Getting a good deal on a new car will be the difficult bit. Used car prices are inflated because there's a shortage of new cars. A dealer will be reluctant to offer a good deal for cash - they make commission from finance sales. As a replacement for your Volvo, a Volkswagen Golf Estate sounds like a good choice. We'd also recommend a Kia Ceed Sportswagon or, if you can find one within budget, a hybrid Toyota Corolla Touring Sports. Also consider SUV alternatives like a Skoda Karoq.
Answered by Andrew Brady
Is the Volvo V90 estate too wide for narrow lanes and bridges?
"I'm keen to buy a good (petrol auto) cross country estate rather than an SUV. The Volvo V90 Cross Country is very well-reviewed and V90 depreciation is so strong that a 2019 V90 CC seems cheaper than a Honda CR-V or Toyota RAV4. But I've just noticed their extra width compared to an SUV. We have family in Dartmoor - so lots of narrow bridges and narrow lanes. Some bridges are 7-foot wide, some are even narrower. Does that rule out a V90 Cross Country? One day, post-Covid, we might even want to park at an airport - again width restrictions are often used. How do drivers cope? Thanks. "
The V90 Cross Country is certainly a big car, but there are much bigger cars on the market. People often buy large SUVs like the Range Rover without giving it a second thought. With the door mirrors folded in, a V90 Cross Country is about 1.9 metres wide, so should get over most of the bridges you've mentioned. As for airport car parking, most restrictions are wide enough to squeeze a van (or a van-based people carrier like those popular with airport taxi firms), so that shouldn't be an issue. Look for one with the optional 360-degree camera if you're concerned.
Answered by Andrew Brady
I want one last great diesel estate car. What would you recommend as a simple option?
"I drive 25,000 business miles per year and do not think battery-electric would be suitable for my next vehicle. I recently saw an advert for the advanced technology on an Audi diesel and it frightened me the number of systems all capable of requiring a £1000 repair bills at some point in their life and all superfluous to a steady motorway cruising. What mechanically-simple, comfortable, diesel estate car would you recommend as the last best in breed diesel?"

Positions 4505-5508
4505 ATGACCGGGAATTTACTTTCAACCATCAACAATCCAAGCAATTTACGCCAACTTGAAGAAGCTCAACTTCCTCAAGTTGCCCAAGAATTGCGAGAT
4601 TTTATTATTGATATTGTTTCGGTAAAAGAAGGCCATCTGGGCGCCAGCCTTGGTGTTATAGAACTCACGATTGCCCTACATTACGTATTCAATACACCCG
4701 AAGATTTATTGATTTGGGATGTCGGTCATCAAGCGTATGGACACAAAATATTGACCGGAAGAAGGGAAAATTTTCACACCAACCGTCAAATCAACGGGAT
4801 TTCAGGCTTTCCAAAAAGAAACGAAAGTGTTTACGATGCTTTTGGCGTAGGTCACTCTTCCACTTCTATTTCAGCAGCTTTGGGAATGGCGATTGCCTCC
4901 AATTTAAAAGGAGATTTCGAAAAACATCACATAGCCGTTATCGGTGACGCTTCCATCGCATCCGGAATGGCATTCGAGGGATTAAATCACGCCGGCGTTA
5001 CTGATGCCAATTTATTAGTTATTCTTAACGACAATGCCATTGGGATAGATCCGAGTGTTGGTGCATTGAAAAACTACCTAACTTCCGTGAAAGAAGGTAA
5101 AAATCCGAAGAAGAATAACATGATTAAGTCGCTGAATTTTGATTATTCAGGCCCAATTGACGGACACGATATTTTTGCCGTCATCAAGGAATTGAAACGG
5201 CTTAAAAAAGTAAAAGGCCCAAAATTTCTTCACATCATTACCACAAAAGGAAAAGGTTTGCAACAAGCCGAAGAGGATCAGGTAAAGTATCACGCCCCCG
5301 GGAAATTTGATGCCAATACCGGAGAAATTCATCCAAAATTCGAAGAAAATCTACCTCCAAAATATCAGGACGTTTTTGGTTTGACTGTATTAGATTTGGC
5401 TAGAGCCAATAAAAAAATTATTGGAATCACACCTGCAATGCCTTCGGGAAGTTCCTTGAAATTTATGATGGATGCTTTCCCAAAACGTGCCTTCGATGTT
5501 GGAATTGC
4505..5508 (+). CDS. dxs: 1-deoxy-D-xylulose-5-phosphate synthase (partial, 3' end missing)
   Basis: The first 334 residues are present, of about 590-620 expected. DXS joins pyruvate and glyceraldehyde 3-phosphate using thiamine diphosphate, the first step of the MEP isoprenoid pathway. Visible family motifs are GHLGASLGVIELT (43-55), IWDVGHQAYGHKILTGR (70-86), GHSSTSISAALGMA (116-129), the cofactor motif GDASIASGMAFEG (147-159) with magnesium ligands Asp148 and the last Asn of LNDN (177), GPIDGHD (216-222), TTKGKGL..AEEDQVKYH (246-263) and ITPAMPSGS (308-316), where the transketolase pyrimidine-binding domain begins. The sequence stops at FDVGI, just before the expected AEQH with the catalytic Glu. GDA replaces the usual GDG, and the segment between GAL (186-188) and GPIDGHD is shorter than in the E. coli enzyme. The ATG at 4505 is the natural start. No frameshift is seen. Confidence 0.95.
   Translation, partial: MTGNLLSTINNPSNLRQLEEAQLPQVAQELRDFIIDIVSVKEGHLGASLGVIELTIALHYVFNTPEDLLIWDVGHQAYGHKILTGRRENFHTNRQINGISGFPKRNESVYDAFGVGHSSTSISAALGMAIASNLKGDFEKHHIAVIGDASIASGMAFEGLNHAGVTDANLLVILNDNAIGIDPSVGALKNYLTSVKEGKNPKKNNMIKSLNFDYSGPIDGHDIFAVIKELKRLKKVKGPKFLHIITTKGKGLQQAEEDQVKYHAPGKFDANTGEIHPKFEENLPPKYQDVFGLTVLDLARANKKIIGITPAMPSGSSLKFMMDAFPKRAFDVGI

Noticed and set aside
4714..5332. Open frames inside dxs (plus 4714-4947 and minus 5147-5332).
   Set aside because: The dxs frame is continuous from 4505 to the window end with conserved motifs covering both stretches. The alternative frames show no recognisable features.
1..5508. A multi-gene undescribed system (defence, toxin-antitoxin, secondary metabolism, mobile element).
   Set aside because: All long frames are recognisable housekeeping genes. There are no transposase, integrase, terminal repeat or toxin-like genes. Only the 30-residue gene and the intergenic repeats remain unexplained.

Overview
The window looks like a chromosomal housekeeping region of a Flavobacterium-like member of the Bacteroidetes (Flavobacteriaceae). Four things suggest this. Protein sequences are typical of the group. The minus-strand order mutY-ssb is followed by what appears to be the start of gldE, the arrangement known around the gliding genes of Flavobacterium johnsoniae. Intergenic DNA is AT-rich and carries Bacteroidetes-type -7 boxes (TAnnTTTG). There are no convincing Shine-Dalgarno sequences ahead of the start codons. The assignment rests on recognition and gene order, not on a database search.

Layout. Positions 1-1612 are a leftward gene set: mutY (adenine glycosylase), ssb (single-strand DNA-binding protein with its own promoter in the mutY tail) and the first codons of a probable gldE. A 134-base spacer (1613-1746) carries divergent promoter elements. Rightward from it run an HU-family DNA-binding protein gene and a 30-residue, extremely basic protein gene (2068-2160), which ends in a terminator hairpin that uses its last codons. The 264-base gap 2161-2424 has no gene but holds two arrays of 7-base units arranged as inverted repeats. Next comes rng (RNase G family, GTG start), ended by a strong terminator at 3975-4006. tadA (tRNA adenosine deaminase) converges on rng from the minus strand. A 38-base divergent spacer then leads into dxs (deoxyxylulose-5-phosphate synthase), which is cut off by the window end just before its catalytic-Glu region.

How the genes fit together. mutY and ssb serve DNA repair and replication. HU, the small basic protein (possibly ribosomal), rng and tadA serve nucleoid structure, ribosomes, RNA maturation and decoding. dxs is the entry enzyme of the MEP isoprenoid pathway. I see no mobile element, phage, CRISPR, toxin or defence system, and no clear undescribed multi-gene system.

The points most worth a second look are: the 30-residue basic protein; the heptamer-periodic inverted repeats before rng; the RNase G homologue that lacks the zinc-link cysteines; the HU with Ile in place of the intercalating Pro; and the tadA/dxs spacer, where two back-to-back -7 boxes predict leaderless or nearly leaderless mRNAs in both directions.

All diesels are becoming increasingly complicated in order to meet stringent emission regulations. You're not going to find a simple modern diesel but, for your mileage, I wouldn't be too concerned. Problems occur when people use diesels for regular short journeys and the diesel particulate filter (DPF) becomes blocked. For 25k miles a year (presumably mainly on the motorway), a modern diesel will suit your needs well and should be very dependable. A Mercedes-Benz C-Class Estate or BMW 3 Series Touring would be a lovely choice for 25k miles a year. Also consider a Volvo V90 as a comfortable, slightly left-field choice.
Answered by Andrew Brady
Should I keep my diesel car if my mileage has dropped?
"I own a diesel 2015 BMW 5 Series estate with 51,000 miles - which I love. However, since retiring, my mileage is very low. A pre-owned 5 Series PHEV is frankly too expensive for me now. What would you recommend considering the driving dynamics of the 5? Or should I keep my car?"
It's likely to get problematic as it gets older if you don't take it for regular runs up the motorway. Lots of short journeys could lead to a blocked diesel particulate filter (DPF). A petrol or hybrid model would be a much better choice. A BMW 520i could be a good replacement, or consider a 3 Series if you don't need a car quite so big. We'd also recommend a Mercedes-Benz C- or E-Class, or a Volvo V90.
Answered by Andrew Brady
More Questions

What does a Volvo V90 cost?